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Medicaid Coverage Remained Stable in 2012; Work Remains for States to Expand

By Rebecca Adams, CQ HealthBeat Associate Editor

January 23, 2013 -- Most states have started updating their Medicaid information technology and eligibility systems, as they must do by 2014 to comply with the health law, according to a survey the Kaiser Family Foundation released last week. But many states would have significantly more work to do in order to expand coverage to adults.

The health care law (PL 111-148, PL 111-152) requires states to use updated electronic-based systems starting in 2014 to determine eligibility and enroll people in Medicaid, regardless of whether a state plans to expand Medicaid coverage for adults as the overhaul allows. The Centers for Medicare and Medicaid Services is providing a federal matching rate of 90 percent for states to upgrade their IT infrastructure. As a result, 47 states had submitted plans to upgrade their systems and 42 of them had already started the system development work as of Jan. 1, according to the 88-page, 50-state survey, which is the organization's 12th annual report on Medicaid.

Regardless of whether a state expands, it will have to coordinate its Medicaid system with the new exchange markets to create a seamless "no wrong door" experience for people applying to programs so that individuals don't have to apply to separate programs.

And a number of states would have much work to do if they want to expand coverage to adults with income of up to 138 percent of the federal poverty level, which was $24,344 for a family of three in 2012. For instance, states that decide to expand cannot apply an asset test for the newly-eligible people. Most states don't use asset tests for children, but 27 states do impose an asset test for adults.

The law also will ban face-to-face interviews for people applying under the expansion. Six states now require those types of interviews for adults.

Those are just two examples of challenges for states that are weighing an expansion.

The expansion also would represent a major change in eligibility in most states. The median level of eligibility for parents was only 61 percent of the federal poverty line in 2012. The survey found that 33 states limit parent eligibility to less than the federal poverty line, and 16 states limit eligibility to people earning less than 50 percent of the poverty level, which was $9,545 for a family of three in 2012.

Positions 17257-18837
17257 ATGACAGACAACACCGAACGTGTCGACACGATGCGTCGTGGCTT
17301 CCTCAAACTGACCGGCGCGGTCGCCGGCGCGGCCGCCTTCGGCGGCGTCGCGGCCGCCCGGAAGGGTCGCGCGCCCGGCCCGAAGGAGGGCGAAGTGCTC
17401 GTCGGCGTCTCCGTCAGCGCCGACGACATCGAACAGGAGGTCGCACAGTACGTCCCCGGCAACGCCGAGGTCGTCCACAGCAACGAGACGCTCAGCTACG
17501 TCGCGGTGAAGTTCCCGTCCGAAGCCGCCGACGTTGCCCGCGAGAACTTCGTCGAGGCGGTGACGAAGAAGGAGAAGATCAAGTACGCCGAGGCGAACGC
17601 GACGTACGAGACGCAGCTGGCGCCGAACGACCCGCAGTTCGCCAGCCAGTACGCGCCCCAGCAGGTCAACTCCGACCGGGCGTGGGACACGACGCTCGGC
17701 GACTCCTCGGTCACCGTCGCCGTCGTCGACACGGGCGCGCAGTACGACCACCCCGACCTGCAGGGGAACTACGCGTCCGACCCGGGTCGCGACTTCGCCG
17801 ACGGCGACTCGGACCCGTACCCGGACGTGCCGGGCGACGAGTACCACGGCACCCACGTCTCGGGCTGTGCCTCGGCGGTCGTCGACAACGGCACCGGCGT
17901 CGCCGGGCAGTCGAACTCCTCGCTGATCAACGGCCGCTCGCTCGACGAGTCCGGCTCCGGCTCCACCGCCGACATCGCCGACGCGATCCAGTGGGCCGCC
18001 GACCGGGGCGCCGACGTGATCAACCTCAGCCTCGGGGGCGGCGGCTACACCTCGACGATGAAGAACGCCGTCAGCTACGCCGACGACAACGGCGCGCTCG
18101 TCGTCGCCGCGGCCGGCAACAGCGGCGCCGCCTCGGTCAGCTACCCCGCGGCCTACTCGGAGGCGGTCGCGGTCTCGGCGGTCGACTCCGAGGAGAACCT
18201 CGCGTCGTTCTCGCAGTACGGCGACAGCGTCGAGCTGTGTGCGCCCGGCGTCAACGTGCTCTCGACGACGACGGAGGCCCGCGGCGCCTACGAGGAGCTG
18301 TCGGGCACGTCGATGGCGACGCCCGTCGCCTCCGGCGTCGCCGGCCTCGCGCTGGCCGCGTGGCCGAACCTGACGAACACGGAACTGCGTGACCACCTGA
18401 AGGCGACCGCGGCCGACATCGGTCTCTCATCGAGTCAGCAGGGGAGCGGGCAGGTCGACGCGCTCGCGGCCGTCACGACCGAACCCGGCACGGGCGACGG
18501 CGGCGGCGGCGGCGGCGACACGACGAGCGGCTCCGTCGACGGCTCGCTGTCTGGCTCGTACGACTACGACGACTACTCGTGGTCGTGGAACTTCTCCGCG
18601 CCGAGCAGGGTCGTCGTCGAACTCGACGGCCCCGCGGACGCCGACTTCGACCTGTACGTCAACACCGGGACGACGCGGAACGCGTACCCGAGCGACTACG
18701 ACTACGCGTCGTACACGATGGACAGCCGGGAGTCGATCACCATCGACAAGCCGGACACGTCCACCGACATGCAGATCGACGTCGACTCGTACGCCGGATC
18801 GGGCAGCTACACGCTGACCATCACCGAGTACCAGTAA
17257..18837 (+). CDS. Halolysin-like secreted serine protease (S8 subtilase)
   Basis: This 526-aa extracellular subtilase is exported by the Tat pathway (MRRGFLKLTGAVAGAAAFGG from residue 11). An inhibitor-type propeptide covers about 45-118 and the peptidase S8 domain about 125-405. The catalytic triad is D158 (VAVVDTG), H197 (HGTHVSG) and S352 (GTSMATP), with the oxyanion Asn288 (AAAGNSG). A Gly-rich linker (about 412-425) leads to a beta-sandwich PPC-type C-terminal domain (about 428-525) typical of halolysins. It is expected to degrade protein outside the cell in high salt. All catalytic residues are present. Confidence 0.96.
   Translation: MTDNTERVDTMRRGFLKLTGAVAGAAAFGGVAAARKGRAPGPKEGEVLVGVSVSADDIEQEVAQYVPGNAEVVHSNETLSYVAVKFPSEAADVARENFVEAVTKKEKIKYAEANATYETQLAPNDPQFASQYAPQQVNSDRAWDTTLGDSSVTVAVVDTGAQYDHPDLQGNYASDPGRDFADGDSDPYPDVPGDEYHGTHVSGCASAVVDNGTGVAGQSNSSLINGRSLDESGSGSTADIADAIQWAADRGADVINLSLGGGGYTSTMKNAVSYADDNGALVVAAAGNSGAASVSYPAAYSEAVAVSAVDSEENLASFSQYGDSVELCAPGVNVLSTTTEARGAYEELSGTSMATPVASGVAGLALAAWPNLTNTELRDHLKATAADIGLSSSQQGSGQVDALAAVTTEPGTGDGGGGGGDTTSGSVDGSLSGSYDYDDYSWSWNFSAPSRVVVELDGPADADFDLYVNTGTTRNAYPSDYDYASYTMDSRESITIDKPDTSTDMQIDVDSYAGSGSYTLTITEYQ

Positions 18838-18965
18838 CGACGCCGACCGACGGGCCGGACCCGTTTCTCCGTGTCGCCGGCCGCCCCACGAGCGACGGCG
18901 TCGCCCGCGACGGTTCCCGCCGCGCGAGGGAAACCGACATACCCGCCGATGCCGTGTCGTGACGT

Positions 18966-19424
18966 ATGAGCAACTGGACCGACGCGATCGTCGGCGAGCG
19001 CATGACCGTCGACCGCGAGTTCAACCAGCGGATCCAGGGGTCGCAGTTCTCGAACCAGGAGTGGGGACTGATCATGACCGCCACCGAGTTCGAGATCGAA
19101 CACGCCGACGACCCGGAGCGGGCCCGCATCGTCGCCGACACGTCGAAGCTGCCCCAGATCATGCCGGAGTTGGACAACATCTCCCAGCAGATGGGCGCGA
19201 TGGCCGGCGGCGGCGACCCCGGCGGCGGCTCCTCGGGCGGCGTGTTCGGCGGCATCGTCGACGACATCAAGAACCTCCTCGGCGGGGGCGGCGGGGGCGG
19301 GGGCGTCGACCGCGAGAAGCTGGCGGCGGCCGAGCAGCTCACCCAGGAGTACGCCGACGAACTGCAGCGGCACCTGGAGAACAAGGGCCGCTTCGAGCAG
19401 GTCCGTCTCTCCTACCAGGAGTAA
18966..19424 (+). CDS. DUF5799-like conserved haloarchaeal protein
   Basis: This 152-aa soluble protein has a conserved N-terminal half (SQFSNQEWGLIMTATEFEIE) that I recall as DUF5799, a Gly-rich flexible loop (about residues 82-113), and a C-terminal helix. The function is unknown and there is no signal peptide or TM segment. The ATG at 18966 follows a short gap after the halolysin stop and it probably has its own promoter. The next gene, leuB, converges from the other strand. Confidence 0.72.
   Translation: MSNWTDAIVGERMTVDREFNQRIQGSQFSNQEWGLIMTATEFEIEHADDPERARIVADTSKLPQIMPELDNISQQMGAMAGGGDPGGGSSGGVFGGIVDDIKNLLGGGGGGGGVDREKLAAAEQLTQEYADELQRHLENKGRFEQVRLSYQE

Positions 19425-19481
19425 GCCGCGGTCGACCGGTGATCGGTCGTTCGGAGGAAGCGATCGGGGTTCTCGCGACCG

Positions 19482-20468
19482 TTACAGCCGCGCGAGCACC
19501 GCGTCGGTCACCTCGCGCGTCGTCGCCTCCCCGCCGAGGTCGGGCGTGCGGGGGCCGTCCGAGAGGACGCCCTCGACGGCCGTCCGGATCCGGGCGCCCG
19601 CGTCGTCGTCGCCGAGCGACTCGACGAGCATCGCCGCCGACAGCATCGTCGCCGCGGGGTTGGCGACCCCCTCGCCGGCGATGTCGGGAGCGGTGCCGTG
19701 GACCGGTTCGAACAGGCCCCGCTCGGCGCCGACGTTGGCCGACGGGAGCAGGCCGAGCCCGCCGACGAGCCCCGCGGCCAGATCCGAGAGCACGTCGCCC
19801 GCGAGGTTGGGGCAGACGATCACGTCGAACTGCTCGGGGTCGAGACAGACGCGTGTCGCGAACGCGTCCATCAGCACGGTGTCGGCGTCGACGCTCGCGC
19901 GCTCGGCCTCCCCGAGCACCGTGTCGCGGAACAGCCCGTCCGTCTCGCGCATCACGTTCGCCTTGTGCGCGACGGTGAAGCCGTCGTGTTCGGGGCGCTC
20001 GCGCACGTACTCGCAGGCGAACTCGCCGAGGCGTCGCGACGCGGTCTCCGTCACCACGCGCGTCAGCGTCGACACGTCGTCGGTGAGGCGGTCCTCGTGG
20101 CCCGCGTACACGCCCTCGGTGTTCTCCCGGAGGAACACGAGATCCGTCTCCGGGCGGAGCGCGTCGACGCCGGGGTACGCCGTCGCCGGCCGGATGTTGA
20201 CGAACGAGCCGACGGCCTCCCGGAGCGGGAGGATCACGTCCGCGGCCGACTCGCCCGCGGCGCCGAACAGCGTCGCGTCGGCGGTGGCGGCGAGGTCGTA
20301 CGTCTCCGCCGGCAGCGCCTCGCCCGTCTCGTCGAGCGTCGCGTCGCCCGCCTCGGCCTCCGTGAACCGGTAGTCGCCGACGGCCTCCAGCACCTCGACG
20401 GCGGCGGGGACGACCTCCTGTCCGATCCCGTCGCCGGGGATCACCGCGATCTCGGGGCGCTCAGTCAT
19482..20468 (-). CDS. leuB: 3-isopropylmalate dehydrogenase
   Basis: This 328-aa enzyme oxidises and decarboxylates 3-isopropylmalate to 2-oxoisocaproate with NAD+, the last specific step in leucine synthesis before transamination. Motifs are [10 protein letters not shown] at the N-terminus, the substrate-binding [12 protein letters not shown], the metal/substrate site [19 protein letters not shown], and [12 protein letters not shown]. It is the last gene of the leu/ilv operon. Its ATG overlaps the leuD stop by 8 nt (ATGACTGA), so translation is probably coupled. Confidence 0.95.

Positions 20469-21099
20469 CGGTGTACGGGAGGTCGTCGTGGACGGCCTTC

Coverage for adults who are not parents was more limited. The report found that just nine states—Arizona, Colorado, Connecticut, Delaware, the District of Columbia, Hawaii, Minnesota, New York, and Vermont—provide benefits to other low-income adults that mirror the coverage for parents.

"As states face a shrinking timeline to be ready for 2014, much work remains to be done and many key decisions still need to be made," said the report.

About 20 states have decided to expand while 10 governors have said that they oppose expansion, said Kaiser Commission on Medicaid and the Uninsured Executive Director Diane Rowland at the event.

A policy analyst familiar with Kaiser's report said that all of the Medicaid changes underway, including those to simplify and expand the program, represent a significant change to the program.

"It is a heavy lift for Medicaid but not just because of the expansion," National Academy for State Health Policy Program Director Sonya Schwartz said in an recent interview. But Schwartz, who tracks Medicaid expansion decisions, said that she is optimistic states are up to the task.

Centers for Medicare and Medicaid Services Deputy Administrator Cindy Mann said at the Kaiser event that states are at varying stages of progress, since some jumped out of the gate early while others waited for a while. The agency is working closely with states in such tasks as sharing technical information and identifying vendors to help rebuild IT systems, a necessary element of simplification and expansion.

"There is a lot of accelerated activity going on," Mann said.

"We understand it's a lift," said Mann, but said that "we're all pulling together and we'll make it."

In other findings, the Kaiser report said that coverage in most states was fairly stable last year. Most states did not raise copays for families, even though many states were struggling with tight budgets. Nine states did raise copays, as the law allows, despite maintenance of effort restrictions on significant premium increases. The law also requires states to maintain eligibility rules except under limited exceptions, which led to few eligibility changes last year. Three states—Hawaii, Illinois and Minnesota—reduced eligibility for adults, while two states—Colorado and Utah—expanded coverage for adults in 2012.

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